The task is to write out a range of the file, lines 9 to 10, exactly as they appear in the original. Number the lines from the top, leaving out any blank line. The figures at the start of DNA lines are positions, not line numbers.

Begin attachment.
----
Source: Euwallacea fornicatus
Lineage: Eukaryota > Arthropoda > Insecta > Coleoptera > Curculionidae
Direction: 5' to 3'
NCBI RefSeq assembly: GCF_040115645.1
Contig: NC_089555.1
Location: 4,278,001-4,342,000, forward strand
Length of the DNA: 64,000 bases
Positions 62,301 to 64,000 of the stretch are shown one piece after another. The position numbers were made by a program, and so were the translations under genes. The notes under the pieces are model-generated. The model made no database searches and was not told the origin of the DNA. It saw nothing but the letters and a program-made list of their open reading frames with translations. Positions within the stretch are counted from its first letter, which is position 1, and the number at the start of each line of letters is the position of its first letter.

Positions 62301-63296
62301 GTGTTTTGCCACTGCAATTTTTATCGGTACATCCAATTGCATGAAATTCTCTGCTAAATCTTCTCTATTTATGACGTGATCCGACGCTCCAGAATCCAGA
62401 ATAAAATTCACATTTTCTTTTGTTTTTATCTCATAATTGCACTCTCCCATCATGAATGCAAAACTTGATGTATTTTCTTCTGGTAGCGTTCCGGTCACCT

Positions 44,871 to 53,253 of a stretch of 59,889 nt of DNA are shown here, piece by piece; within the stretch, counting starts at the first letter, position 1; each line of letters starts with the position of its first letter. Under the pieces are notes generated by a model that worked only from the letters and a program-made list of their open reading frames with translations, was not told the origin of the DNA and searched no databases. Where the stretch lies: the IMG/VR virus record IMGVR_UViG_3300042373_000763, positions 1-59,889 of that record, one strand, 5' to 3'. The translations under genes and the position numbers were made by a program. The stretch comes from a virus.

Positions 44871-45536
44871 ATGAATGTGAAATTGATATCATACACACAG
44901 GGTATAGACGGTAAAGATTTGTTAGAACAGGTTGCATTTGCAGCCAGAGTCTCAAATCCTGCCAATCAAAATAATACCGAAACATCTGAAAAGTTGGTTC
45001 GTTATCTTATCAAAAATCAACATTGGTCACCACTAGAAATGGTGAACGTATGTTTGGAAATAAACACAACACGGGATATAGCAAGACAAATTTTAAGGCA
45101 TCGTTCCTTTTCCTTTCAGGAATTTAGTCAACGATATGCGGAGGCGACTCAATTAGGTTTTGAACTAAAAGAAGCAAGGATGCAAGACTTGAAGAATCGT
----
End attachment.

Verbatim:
Positions 62301-63296
62301 GTGTTTTGCCACTGCAATTTTTATCGGTACATCCAATTGCATGAAATTCTCTGCTAAATCTTCTCTATTTATGACGTGATCCGACGCTCCAGAATCCAGA